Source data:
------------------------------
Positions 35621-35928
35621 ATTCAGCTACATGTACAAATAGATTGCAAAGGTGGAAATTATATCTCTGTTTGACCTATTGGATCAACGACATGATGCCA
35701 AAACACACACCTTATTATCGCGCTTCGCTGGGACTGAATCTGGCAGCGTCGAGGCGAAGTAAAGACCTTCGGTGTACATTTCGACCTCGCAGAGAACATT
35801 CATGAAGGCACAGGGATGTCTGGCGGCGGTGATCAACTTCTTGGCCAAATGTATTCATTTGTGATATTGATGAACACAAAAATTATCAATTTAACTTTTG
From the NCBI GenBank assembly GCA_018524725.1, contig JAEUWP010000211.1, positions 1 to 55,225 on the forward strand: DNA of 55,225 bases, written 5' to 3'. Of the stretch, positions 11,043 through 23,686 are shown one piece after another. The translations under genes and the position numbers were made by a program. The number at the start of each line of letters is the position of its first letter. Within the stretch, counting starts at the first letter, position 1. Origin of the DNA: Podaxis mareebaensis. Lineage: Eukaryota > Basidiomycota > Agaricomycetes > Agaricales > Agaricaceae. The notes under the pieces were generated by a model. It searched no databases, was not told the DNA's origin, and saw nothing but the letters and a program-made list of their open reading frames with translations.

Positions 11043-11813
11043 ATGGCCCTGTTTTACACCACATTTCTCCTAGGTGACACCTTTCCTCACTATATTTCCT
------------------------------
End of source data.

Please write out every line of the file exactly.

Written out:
Positions 35621-35928
35621 ATTCAGCTACATGTACAAATAGATTGCAAAGGTGGAAATTATATCTCTGTTTGACCTATTGGATCAACGACATGATGCCA
35701 AAACACACACCTTATTATCGCGCTTCGCTGGGACTGAATCTGGCAGCGTCGAGGCGAAGTAAAGACCTTCGGTGTACATTTCGACCTCGCAGAGAACATT
35801 CATGAAGGCACAGGGATGTCTGGCGGCGGTGATCAACTTCTTGGCCAAATGTATTCATTTGTGATATTGATGAACACAAAAATTATCAATTTAACTTTTG
From the NCBI GenBank assembly GCA_018524725.1, contig JAEUWP010000211.1, positions 1 to 55,225 on the forward strand: DNA of 55,225 bases, written 5' to 3'. Of the stretch, positions 11,043 through 23,686 are shown one piece after another. The translations under genes and the position numbers were made by a program. The number at the start of each line of letters is the position of its first letter. Within the stretch, counting starts at the first letter, position 1. Origin of the DNA: Podaxis mareebaensis. Lineage: Eukaryota > Basidiomycota > Agaricomycetes > Agaricales > Agaricaceae. The notes under the pieces were generated by a model. It searched no databases, was not told the DNA's origin, and saw nothing but the letters and a program-made list of their open reading frames with translations.

Positions 11043-11813
11043 ATGGCCCTGTTTTACACCACATTTCTCCTAGGTGACACCTTTCCTCACTATATTTCCT